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I need help refactoring this code to dynamically generate a sort string that I can send to my data layer so that my database does the sorting instead of it happening in memory. I am using MVC4 with EF5 as my data layer.

public ActionResult InstanceSearch(int? page, string sortOrder, string computerName, string instanceName,
                                       string productName, string version)
        int pageSize = 10;

        int pageNumber = (page ?? 1);
        if (pageNumber < 1)
            pageNumber = 1;

        if (string.IsNullOrEmpty(sortOrder))
            sortOrder = "Computer";

        ViewBag.CurrentSort = sortOrder;
        ViewBag.ComputerSort = sortOrder == "Computer" ? "ComputerDesc" : "Computer";
        ViewBag.InstanceSort = sortOrder == "Instance" ? "InstanceDesc" : "Instance";
        ViewBag.VersionSort = sortOrder == "Version" ? "VersionDesc" : "Version";
        ViewBag.ProductSort = sortOrder == "Product" ? "ProductDesc" : "Product";

        //IEnumerable<Instance> instances = ecuWebDataContext.Instances;

        IQueryable<Instance> instances
        = string.IsNullOrEmpty(computerName) == true ? ecuWebDataContext.Instances : ecuWebDataContext.Instances.Where(i => i.Computer.Name == computerName);

        if (string.IsNullOrEmpty(instanceName) == false)
            instances = instances.Where(i => i.Name == instanceName);

        if (!string.IsNullOrEmpty(productName))
            ProductName product = (ProductName)Enum.Parse(typeof(ProductName), productName);
            instances = instances.Where(i => i.Product.Name == product);

        if (!string.IsNullOrEmpty(version))
            instances = instances.Where(i => i.Version == version);

        switch (sortOrder)
            case "Computer":
                instances = instances.OrderBy(i => i.Computer.Name);

            case "ComputerDesc":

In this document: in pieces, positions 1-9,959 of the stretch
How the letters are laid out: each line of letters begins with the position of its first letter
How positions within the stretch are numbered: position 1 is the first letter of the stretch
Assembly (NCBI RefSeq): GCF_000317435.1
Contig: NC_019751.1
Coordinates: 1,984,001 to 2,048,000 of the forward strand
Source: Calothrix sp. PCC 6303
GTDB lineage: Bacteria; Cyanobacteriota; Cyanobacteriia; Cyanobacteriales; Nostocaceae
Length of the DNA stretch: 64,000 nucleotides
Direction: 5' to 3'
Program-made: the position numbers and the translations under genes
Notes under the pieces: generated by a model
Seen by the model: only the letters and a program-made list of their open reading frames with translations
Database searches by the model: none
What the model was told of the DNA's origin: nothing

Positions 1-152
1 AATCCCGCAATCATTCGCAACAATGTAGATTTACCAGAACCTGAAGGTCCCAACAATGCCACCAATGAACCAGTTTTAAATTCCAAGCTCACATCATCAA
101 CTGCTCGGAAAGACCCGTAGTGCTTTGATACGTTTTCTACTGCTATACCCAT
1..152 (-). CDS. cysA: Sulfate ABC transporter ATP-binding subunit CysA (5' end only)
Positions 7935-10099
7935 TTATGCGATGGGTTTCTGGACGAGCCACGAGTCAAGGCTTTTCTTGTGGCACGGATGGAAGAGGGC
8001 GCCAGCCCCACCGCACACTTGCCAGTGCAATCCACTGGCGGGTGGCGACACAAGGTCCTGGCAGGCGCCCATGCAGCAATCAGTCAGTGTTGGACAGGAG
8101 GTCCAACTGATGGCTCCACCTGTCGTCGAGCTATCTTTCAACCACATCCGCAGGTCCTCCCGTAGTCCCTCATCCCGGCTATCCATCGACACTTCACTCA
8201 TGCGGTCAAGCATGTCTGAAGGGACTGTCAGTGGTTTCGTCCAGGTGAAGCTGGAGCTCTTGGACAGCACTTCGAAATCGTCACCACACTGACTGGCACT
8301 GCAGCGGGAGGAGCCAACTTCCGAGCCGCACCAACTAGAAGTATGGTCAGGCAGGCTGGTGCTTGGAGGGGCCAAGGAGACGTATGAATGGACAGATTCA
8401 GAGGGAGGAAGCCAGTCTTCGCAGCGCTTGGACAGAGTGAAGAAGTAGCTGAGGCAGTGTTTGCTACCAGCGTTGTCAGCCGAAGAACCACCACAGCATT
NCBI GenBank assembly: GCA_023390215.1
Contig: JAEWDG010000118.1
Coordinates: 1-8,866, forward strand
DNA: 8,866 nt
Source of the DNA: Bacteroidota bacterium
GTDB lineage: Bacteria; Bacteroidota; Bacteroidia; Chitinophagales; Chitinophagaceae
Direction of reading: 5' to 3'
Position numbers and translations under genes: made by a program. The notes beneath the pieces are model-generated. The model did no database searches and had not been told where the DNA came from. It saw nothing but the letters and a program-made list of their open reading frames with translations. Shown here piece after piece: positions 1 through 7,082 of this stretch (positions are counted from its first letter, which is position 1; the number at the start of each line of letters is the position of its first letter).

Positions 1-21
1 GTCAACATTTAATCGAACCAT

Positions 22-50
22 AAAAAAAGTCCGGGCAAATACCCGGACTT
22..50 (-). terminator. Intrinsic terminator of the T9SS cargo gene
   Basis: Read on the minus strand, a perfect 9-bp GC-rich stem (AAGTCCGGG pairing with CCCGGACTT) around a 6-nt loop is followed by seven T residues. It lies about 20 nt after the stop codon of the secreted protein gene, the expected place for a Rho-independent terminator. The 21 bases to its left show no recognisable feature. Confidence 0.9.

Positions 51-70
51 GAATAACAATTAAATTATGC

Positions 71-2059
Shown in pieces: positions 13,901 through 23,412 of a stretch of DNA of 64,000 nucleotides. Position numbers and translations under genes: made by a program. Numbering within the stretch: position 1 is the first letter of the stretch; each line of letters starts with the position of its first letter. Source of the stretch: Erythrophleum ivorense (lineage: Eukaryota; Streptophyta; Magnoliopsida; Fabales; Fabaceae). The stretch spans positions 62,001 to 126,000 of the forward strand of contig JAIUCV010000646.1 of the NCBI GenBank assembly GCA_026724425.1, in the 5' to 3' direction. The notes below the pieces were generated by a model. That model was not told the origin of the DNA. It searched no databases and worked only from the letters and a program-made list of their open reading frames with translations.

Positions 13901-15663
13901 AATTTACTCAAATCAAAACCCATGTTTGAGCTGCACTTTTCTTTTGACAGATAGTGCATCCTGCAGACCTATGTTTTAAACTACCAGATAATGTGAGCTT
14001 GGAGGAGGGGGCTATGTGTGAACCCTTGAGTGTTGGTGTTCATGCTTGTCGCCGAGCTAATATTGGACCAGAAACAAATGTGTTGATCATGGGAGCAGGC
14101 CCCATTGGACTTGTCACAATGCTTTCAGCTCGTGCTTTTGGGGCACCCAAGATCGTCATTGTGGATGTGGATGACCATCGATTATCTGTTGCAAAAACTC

instances = instances.OrderByDescending(i => i.Computer.Name);

            case "Instance":
                instances = instances.OrderBy(i => i.Name);

            case "InstanceDesc":
                instances = instances.OrderByDescending(i => i.Name);

            case "Version":
                instances = instances.OrderBy(i => i.Version);

            case "VersionDesc":
                instances = instances.OrderByDescending(i => i.Version);

            case "Product":
                instances = instances.OrderBy(i => i.Product.Name);
                //instances = instances.OrderBy(i => Enum.Parse(typeof(ProductName), i.Product.Name));

            case "ProductDesc":
                instances = instances.OrderByDescending(i => i.Product.Name);
                //instances = instances.OrderByDescending(i => Enum.Parse(typeof(ProductName), i.Product.Name));
        ViewBag.SortOrder = sortOrder;

        var instanceSearchModel = new InstanceSearchModel { ComputerName = computerName, InstanceName = instanceName };
        ViewBag.ComputerName = computerName;
        ViewBag.InstanceName = instanceName;
        ViewBag.ProductName = productName;
        ViewBag.InstanceCount = instances.Count();
        ViewBag.Version = version;
        return View(instances.ToPagedList(pageNumber, pageSize));

I tried returning an IQueryable from the data layer, but then I run into connection problems because I never close it.

share|improve this question
Does this work correctly? If not, then you need to get it working before posting here. – Leonid Jan 4 '13 at 3:13
Yes this works correctly. However I have wrappers around the datalayer to hide it behind interfaces so I can swap out databases without affecting the application and this code uses the database context directly which has the intened effect of offloading to the database for the sorting, but I am looking for help building the sort string then sending it completely to my data layer. – twreid Jan 4 '13 at 16:53
up vote 1 down vote accepted

The data layer that appears to be causing your problem is the root cause.

You're abstracting over an abstraction, and in the process having to marshall sort orders around as a result. Prefer injecting your context in a request scope and remove the abstraction.

You can always create an abstraction over the specific query, and inject the query, which has a dependency on the context, if you really need to.

share|improve this answer
Ok thank you i will get started on doing that. – twreid Jan 11 '13 at 15:47

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